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- The Power of Movement in Plants - 80/98 -


vertical glass, from 9.20 A.M., Sept. 12th to 8.30 A.M. 13th. The upper part of the figure is more magnified than the lower part. If the whole course had been traced, the straight upright line would have been much longer. Figure here reduced to one-third of the original scale.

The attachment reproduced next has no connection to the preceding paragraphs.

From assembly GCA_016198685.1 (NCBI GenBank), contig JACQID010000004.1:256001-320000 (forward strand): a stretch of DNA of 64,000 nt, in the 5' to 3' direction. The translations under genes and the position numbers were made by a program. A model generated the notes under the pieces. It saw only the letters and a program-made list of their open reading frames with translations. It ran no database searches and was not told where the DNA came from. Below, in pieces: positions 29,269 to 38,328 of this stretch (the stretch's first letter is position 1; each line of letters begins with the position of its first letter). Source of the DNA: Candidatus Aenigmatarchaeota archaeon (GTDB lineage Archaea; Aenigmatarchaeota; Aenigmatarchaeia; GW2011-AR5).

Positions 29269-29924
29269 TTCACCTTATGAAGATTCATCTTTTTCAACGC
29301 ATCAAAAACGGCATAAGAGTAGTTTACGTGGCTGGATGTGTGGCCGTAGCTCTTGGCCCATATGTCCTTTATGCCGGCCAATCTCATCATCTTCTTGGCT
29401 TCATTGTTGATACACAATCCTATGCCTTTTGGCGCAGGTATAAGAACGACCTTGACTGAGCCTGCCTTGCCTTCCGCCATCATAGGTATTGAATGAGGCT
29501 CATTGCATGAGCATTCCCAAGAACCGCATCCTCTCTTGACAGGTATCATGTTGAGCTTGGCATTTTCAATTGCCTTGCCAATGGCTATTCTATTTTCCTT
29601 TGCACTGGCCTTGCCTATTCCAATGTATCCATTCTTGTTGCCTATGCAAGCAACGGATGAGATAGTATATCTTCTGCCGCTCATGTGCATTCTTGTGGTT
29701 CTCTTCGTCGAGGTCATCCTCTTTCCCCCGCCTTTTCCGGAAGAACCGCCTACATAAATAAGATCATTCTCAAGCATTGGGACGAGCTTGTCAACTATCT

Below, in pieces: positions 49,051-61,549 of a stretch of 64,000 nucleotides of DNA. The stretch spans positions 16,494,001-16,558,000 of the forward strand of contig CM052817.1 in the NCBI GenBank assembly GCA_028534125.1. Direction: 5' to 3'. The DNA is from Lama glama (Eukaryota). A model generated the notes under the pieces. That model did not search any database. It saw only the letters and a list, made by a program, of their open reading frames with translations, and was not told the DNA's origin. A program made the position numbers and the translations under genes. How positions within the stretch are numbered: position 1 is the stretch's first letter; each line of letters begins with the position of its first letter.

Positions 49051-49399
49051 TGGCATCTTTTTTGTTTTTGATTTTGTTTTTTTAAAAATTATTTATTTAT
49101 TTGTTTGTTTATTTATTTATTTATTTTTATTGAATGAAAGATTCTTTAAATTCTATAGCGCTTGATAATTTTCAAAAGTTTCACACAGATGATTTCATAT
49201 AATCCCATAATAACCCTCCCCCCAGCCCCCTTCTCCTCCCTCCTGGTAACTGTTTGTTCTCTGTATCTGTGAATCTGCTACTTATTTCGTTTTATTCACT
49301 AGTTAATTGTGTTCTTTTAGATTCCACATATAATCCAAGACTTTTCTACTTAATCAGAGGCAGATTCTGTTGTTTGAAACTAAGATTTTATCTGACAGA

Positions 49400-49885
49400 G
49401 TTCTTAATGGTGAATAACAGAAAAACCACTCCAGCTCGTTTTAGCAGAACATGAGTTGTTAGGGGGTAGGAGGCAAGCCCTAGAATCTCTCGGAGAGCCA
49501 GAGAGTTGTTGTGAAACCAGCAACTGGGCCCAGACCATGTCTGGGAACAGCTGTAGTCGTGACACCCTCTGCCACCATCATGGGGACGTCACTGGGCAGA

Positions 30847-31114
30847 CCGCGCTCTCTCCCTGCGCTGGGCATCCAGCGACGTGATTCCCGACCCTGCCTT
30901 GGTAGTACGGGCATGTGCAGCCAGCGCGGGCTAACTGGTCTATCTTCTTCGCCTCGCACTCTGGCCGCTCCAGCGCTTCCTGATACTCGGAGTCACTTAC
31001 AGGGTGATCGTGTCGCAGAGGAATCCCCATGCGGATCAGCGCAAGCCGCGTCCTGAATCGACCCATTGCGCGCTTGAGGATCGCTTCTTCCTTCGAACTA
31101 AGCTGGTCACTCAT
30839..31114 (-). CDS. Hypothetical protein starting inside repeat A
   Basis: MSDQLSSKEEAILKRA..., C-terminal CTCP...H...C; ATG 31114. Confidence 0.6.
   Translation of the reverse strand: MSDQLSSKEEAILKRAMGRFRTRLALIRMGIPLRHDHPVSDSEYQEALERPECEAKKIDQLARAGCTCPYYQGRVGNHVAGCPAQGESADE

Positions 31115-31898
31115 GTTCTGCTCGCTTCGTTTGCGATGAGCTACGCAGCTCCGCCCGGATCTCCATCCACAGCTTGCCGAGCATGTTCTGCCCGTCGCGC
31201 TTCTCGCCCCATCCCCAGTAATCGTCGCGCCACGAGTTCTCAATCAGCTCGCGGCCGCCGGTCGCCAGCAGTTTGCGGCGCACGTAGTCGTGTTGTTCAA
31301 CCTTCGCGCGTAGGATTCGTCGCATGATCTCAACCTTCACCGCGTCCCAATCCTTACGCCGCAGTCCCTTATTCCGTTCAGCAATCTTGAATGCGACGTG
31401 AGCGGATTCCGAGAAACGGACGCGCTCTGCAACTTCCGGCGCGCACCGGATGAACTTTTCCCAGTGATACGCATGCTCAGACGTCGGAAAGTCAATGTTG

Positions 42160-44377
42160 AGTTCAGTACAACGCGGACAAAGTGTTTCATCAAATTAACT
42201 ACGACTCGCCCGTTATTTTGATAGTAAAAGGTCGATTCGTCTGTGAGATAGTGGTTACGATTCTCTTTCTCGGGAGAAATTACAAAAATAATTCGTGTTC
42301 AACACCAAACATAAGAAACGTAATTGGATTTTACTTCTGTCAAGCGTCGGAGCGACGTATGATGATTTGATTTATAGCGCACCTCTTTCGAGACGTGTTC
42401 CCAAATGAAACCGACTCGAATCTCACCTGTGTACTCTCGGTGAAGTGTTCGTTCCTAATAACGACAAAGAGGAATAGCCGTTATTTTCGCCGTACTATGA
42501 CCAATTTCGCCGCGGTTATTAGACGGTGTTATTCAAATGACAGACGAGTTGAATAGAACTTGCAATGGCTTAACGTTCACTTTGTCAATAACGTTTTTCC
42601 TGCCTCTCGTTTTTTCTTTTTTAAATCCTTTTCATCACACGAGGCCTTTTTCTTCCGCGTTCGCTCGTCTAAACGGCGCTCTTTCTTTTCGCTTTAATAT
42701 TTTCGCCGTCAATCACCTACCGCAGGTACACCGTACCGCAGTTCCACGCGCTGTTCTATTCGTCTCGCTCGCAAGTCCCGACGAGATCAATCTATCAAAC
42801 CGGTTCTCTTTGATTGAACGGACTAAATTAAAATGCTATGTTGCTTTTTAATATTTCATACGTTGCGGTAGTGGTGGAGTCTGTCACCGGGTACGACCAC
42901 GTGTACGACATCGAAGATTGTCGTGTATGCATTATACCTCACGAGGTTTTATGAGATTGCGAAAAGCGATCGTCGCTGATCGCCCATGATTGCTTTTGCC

Apogeotropism retarded by Heliotropism.--When the stem of any plant bends during the day towards a lateral light, the movement is opposed by apogeotropism; but as the light gradually wanes in the evening the latter power slowly gains the upper hand, and draws the stem back into a vertical position. Here then we have a good opportunity for observing how apogeotropism acts when very nearly balanced by an opposing force. For instance, the plumule of Tropaeolum majus (see former Fig. 175) moved towards the dim evening light in a slightly zigzag line until 6.45 P.M., it then returned on its course until [page 502] 10.40 P.M., during which time it zigzagged and described an ellipse of considerable size. The hypocotyl of Brassica oleracea (see former Fig. 173) moved in a straight line to the light until 5.15 P.M., and then from the light, making in its backward course a great rectangular bend, and then returned for a short distance towards the former source of the light; no observations were made after 7.10 P.M., but during the night it recovered its vertical position. A hypocotyl of Cassia tora moved in the evening in a somewhat zigzag line towards the failing light until 6 P.M., and was now bowed 20o from the perpendicular; it then returned on its course, making before 10.30 P.M. four great, nearly rectangular bends and almost completing an ellipse. Several other analogous cases were casually observed, and in all of them the apogeotropic movement could be seen to consist of modified circumnutation.